HBOT produces hyperoxia, which increases the oxygen diffusion gradient between tissues and cells. This raises plasma dissolved oxygen to a level above what many tissues’ physiological requirements are at rest. By encouraging epithelialization and the oxygen-dependent collagen matrix formations required for angiogenesis, HBOT also hastens the healing of wounds. Moreover, HBOT protects cells against pathologic vasoconstriction and cellular damage during reperfusion by blocking leukocyte adhesion, which is a factor in the production of free radicals and proteases. In hypoxic tissues, HBOT also lessens edema, increases neutrophil oxygen-dependent microbial killing, and prevents lipid peroxidation.

HBOT is a viable therapeutic option for FM patients due to its effectiveness in increasing oxygen supply, inhibiting pain, producing an anti-inflammatory response, and understanding the processes underlying these effects, despite certain safety concerns.

Hyperbaric Oxygen Treatment Used in a Clinical Setting for Fibromyalgia

Since the early 1800s, hyperbaric oxygen therapy has been used in medicine. It has been primarily utilized for many years as a treatment for divers’ decompression thickness. However, as a clinically used method for treating various medical disorders, it has been gaining traction. Although there are no large-scale clinical trials to support hyperbaric oxygen therapy for fibromyalgia, the possibility is intriguing yet contentious because of conflicting data currently available regarding whether hyperbaric oxygen therapy should be used as a primary treatment on its own or as an adjuvant.

Promising outcomes are been found in clinical trials looking into the use of hyperbaric oxygen for fibromyalgia. A link between brain alterations and therapy response has been used to demonstrate a beneficial correlation between the use of hyperbaric oxygen and the alleviation of fibromyalgia symptoms. A higher incidence of fibromyalgia in the context of traumatic brain injury has been documented, adding credence to the idea that fibromyalgia is linked to abnormal brain activity. In contrast, it has been seen that this therapy is effective in treating other complicated pain syndromes, such as migraines, cluster headaches, and trigeminal neuralgia. This refutes the hypothesis that neurologic dysfunction is caused by altered brain activity rather than peripheral nerve inflammation.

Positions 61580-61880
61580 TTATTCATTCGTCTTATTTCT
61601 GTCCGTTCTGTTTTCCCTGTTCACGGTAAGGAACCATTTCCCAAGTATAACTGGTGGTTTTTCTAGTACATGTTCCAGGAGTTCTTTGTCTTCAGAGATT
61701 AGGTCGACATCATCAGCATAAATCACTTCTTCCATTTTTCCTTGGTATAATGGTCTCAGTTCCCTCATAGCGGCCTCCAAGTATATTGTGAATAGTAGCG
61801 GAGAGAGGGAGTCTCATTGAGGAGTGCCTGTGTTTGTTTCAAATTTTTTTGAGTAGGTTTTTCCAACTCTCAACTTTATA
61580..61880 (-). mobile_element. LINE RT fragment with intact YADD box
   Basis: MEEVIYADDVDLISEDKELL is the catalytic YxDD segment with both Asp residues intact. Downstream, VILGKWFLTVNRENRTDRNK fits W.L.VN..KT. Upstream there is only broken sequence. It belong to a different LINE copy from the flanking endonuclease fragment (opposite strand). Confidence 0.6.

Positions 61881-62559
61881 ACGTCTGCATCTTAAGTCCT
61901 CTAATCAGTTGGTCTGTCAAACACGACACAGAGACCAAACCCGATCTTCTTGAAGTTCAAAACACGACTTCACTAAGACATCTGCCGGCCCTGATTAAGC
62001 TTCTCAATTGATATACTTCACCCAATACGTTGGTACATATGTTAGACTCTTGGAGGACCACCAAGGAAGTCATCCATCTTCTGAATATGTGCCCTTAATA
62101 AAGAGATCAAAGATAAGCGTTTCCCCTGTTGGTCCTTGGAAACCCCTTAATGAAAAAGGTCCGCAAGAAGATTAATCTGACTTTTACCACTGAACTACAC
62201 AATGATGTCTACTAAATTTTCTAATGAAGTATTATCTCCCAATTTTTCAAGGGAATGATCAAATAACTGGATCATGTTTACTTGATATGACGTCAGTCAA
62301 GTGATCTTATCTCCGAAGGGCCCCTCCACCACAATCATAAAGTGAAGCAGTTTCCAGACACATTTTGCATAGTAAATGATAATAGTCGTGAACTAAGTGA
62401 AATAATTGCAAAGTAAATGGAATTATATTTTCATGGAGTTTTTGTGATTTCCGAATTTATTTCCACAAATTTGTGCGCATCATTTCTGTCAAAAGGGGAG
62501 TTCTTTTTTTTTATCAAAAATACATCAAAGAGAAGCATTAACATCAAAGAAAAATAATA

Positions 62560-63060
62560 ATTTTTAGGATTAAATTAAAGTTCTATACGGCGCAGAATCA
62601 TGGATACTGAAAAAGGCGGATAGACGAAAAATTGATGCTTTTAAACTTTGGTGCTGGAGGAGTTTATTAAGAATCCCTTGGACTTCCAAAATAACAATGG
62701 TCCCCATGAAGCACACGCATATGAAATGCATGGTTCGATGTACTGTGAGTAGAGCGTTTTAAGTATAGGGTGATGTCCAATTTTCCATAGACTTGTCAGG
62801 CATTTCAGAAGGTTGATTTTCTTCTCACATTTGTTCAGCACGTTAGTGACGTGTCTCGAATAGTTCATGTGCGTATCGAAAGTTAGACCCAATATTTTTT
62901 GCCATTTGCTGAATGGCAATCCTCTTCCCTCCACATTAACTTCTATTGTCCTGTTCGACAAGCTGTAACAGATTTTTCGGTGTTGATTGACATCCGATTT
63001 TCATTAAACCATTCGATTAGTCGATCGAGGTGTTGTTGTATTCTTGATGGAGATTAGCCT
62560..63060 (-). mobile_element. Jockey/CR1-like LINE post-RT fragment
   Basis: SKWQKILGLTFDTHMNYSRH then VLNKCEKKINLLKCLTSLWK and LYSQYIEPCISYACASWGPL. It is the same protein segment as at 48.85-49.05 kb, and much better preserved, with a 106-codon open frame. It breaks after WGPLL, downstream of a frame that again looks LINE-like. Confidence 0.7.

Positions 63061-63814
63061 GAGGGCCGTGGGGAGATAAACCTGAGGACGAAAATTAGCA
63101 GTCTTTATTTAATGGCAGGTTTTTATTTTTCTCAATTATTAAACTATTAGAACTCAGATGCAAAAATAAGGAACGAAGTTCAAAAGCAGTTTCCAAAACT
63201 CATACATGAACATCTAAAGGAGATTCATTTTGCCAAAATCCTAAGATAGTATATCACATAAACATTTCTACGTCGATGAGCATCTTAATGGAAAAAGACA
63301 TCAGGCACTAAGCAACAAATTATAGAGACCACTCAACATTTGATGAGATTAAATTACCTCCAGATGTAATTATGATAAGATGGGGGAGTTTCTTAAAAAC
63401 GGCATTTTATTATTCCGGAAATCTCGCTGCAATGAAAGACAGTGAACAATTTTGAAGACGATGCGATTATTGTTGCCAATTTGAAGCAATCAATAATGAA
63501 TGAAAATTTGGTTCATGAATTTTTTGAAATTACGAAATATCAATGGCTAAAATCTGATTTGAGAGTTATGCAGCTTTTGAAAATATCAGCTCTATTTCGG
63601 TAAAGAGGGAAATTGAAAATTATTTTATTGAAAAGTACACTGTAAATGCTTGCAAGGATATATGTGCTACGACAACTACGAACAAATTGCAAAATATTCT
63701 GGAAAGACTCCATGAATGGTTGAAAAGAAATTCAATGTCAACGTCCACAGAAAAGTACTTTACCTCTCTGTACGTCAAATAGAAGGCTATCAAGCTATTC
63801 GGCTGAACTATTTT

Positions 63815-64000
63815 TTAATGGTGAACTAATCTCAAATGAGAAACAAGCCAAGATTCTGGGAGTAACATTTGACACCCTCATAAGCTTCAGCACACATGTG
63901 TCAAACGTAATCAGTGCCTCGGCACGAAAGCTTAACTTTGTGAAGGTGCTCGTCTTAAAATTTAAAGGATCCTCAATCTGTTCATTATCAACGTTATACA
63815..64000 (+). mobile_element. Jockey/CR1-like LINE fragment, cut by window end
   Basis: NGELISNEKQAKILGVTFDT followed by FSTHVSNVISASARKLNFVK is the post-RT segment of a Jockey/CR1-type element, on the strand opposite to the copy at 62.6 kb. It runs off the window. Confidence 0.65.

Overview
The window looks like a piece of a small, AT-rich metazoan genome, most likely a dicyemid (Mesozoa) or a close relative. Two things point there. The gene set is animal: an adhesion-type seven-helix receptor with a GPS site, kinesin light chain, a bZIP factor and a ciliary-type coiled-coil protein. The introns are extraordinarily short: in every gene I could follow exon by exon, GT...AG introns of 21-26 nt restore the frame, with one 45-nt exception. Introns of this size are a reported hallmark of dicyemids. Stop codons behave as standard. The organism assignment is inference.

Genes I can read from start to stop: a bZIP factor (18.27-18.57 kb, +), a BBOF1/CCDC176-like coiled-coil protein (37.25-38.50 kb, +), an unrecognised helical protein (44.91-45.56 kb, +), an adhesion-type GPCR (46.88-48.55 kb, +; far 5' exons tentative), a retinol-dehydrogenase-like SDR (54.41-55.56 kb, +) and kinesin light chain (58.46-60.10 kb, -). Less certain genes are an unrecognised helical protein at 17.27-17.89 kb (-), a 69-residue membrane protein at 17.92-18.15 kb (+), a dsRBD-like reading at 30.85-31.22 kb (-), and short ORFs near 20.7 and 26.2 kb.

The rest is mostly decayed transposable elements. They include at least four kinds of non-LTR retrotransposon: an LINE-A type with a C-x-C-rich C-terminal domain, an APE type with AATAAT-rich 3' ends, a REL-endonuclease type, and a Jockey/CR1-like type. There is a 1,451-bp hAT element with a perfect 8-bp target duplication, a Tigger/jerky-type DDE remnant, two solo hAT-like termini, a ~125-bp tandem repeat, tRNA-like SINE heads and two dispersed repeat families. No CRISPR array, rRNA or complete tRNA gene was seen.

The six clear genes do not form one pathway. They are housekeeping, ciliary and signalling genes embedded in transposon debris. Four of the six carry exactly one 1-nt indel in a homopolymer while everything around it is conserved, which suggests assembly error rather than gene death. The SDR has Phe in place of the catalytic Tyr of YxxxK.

It is debatable whether hyperbaric oxygen therapy should be utilized as the only therapeutic intervention or as an adjuvant therapy in addition to the conventional treatments that are regularly administered to fibromyalgia patients. Patients diagnosed with fibromyalgia get information on the prognosis of their condition, the significance of maintaining proper sleep hygiene, and how their condition may be associated with other mental health conditions. Patients typically begin an exercise program in addition to receiving patient education, and occasionally they begin low-dose pharmaceutical treatment. Increased activity in the frontal, parietal, temporal, and cerebellar lobes and decreased activity in the posterior brain lobes have been linked to hyperbaric therapy. HBOT has anti-inflammatory properties and reduces sensitivity to painful stimuli, which, in addition to its ability to alter brain activity, reduces the need for painkillers. These effects are expected given that fibromyalgia has been linked to both impaired brain function and increased sensitivity to pain stimuli.

Conclusion

HBOT has been shown to have a promising function in the therapy of chronic pain. This function is mediated by many mechanisms that aim to reduce pain, inflammation, and mitochondrial dysfunction—these factors are the foundation of the pathophysiology of chronic pain disorders, particularly fibromyalgia. In spite of such

Despite the positive outcomes, oxidative damage from HBOT raises safety questions. The effectiveness, safety, risk/benefit ratio, and safety of HBOT in the treatment of FM and other chronic pain diseases should be further investigated in order to determine the best course of action.